By Robert Kuttner Financial markets and economists across the spectrum breathed a sigh of relief when President George W. Bush named Ben S. Bernanke the new Federal Reserve chairman. Compared with other widely mentioned contenders, Bernanke is no ideologue but a well-respected academic economist with recent experience both on the Fed and the White House Council of Economic Advisers. In fact, he is probably Bush's most mainstream major appointee.
Inflation hawks were especially pleased that Bernanke, to a far greater degree than Alan Greenspan, supports a policy known as inflation targeting. The idea is to fix monetary policy to a supposedly firm star -- the desired rate of inflation. Bernanke has cited a target zone of 1% to 2%. In theory, this tactic becomes a virtuous, self-fulfilling prophecy: Financial markets, reassured that central bankers will act to keep inflation low, will not demand an inflation premium to lend money. These low interest rates, in turn, help damp down inflationary expectations.
UNFORTUNATELY, THERE ARE two big problems with the theory. First, it assumes inflation is controlled by central bankers or is substantially a reflection of expectations. But not all bouts of inflation are created equal. For example, if price increases are the consequence of external shocks such as sudden oil price hikes or currency crises -- and not of macroeconomic "overheating" or market expectations -- and the Fed responds mechanistically by tightening money according to a formula, it could drive a soft economy into full-blown recession.
Second, the Fed's most important short-term mission is to manage crises, such as the market crashes of 1987 and 2000-01. These spasms are seldom well correlated with inflationary trends. In both cases, the Greenspan Fed reacted vigorously by flooding the system with liquidity to keep a financial panic from causing a general depression. If the Fed slavishly kept to a rigid monetary rule based on targeting a set rate of inflation, it would tie its own hands in a crisis. Even Nobel laureate Milton Friedman, an advocate of a "strict monetary rule," doesn't favor that. Indeed, any central banker who failed to pursue a flexible policy in a crisis, as events warranted, would be a disaster.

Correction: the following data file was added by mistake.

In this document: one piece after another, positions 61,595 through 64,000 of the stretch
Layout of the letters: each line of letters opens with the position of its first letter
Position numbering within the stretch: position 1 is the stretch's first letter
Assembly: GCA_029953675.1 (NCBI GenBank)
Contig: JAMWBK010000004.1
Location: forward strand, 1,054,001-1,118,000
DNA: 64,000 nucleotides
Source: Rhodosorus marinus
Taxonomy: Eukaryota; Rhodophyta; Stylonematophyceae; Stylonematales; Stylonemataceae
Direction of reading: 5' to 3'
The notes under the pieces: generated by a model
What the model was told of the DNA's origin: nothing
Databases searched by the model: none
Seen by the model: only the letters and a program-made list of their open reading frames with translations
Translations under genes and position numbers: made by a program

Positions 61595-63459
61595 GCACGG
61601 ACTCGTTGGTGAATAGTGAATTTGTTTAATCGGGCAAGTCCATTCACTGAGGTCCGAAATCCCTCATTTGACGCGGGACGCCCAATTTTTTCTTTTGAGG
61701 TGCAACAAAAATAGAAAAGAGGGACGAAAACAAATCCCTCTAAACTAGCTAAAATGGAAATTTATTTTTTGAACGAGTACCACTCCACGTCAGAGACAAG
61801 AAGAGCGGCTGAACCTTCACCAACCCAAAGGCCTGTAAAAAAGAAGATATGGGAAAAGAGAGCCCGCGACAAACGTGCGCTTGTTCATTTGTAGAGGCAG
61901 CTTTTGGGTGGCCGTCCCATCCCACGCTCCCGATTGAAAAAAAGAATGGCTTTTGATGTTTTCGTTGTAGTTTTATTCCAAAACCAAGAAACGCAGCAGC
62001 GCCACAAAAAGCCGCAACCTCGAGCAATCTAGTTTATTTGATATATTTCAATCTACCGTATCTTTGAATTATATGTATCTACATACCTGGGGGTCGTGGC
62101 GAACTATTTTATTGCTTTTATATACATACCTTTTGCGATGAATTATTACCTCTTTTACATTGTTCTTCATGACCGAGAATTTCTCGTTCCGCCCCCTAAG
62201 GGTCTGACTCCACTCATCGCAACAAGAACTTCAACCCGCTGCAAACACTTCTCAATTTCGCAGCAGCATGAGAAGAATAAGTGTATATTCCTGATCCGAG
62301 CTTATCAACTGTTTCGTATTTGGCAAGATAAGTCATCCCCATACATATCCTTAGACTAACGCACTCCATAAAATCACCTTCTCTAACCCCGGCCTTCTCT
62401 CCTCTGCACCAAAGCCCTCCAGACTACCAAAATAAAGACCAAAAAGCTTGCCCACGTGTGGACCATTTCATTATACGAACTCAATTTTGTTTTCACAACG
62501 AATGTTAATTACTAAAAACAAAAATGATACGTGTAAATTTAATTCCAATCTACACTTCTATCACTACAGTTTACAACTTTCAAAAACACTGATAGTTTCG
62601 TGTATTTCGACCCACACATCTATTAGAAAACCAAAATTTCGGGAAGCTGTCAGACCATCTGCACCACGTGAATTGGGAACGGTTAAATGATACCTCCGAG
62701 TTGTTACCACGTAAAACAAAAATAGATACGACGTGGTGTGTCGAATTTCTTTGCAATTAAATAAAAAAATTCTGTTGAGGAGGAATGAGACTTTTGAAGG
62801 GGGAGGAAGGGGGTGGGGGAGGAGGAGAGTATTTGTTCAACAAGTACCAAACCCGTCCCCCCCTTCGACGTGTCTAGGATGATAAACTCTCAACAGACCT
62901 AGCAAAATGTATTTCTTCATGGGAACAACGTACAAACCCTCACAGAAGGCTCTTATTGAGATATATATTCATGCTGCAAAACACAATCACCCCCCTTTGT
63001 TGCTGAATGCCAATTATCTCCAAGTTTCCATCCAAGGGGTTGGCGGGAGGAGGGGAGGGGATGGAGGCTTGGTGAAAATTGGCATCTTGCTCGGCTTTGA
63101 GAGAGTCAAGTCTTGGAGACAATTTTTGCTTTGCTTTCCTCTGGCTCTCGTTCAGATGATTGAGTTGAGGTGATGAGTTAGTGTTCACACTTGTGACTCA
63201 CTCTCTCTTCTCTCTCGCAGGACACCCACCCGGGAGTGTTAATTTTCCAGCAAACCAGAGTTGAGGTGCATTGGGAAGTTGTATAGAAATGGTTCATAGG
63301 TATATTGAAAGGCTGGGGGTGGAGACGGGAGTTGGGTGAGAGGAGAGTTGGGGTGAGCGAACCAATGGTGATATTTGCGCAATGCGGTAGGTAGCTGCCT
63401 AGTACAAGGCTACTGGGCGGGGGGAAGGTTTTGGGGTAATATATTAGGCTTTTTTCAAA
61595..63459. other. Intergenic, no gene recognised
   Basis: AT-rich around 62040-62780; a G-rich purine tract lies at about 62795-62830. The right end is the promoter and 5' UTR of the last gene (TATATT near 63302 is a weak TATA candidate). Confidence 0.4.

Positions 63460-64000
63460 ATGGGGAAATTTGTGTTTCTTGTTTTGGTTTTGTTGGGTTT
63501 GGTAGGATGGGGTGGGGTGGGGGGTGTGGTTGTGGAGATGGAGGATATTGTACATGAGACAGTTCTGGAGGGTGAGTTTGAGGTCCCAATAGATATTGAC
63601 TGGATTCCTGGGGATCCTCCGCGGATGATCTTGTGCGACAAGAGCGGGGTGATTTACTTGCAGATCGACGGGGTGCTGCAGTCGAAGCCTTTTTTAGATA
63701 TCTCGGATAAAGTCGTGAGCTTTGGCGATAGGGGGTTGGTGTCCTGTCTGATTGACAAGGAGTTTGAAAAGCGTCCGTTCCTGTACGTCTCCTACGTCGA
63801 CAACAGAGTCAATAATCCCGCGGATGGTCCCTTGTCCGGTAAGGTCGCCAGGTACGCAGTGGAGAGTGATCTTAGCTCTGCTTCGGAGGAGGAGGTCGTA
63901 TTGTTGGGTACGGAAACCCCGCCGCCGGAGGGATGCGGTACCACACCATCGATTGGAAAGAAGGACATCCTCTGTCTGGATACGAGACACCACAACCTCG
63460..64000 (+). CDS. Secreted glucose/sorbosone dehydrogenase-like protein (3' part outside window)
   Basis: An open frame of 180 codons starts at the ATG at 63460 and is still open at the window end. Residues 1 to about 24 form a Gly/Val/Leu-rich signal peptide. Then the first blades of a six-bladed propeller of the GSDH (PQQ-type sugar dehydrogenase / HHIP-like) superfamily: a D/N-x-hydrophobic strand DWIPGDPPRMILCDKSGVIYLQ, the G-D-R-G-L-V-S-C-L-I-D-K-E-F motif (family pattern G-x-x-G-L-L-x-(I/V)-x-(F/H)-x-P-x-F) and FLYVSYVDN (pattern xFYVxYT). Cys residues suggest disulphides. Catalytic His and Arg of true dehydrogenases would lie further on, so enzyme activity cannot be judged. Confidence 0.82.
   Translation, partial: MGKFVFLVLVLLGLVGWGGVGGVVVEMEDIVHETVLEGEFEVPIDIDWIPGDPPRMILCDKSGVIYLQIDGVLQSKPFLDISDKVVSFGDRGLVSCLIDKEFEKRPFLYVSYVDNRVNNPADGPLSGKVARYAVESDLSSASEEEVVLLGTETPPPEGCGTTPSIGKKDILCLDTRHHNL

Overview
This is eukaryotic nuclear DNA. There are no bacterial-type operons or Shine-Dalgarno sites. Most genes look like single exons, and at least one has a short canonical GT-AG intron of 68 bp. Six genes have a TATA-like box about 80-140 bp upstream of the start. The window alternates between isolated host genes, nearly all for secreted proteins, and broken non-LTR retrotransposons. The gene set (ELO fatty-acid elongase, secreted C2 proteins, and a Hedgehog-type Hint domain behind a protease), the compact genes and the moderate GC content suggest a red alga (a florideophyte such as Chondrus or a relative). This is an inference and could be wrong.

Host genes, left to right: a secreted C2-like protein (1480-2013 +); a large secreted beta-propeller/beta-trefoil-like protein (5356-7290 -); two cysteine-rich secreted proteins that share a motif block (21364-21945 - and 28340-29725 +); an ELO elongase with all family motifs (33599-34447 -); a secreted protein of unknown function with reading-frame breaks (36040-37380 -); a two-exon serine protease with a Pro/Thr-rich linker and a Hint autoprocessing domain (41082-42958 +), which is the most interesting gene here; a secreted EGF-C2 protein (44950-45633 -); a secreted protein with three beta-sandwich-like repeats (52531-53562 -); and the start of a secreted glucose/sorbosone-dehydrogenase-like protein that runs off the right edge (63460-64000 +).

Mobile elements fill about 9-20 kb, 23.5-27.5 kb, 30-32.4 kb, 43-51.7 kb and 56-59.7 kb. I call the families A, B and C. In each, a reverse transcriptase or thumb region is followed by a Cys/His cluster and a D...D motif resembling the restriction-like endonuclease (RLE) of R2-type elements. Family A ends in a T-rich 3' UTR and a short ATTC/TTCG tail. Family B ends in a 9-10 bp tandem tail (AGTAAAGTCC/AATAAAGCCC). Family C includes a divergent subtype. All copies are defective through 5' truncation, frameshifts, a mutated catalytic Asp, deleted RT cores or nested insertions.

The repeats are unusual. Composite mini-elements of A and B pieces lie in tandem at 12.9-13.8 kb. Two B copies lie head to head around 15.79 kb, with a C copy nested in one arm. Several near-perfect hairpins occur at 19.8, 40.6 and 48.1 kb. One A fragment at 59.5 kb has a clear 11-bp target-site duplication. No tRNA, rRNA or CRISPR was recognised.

Greenspan, though a conservative, moved away from strict monetary targeting or the related idea that inflation would be triggered if growth exceeded a "natural rate of unemployment." Why? Because, as a good empiricist, he noticed that a more productive economy could accommodate fuller employment and higher growth without inflation. It would be ironic -- and unfortunate -- if his nonideological successor returned the Fed to a monetary straitjacket.
Thankfully, in his Nov. 15 testimony to the Senate Banking Committee, Bernanke qualified his enthusiasm. Even earlier, while on the Fed from 2002-2005, he spoke of the risks of deflation. This became a handy smoke screen for him to support a loose monetary policy while still preserving his ostensible commitment to inflation targeting. In fact, the real inflation rate during the period stayed in positive territory, often above Bernanke's preferred target range. He also has fudged support for inflation targeting by inventing an oxymoron that he calls "contained discretion," a technical-sounding term for wiggle-room.
We should be grateful for this fudging because, in many ways, Bernanke faces a shakier economy than the one Greenspan inherited in 1987, notwithstanding the October stock market crash that was Greenspan's baptism by fire. Today's economy is menaced by unsustainable budget and trade deficits and escalating dependence on foreign borrowing to finance them. Many smart people, including former Fed Chairman Paul Volcker, believe it is only a matter of time before the dollar crashes, as foreign investors ultimately lose confidence and start selling dollar securities. The U.S. could avert this doomsday trajectory by running a more responsible fiscal policy and negotiating greater openness on the part of trading partners. But that major course correction is not the policy of the present administration and will take years to accomplish.
If a dollar crash did come, prices of imports would rise. Inflation would spike, while purchasing power fell. The Fed would be torn between raising rates to stem the dollar collapse and lowering them to keep the economy from imploding in a credit crunch. In such circumstances, inflation targeting would be useless and self-defeating as a concept or policy.
Robert Kuttner is co-editor of The American Prospect (email@example.com)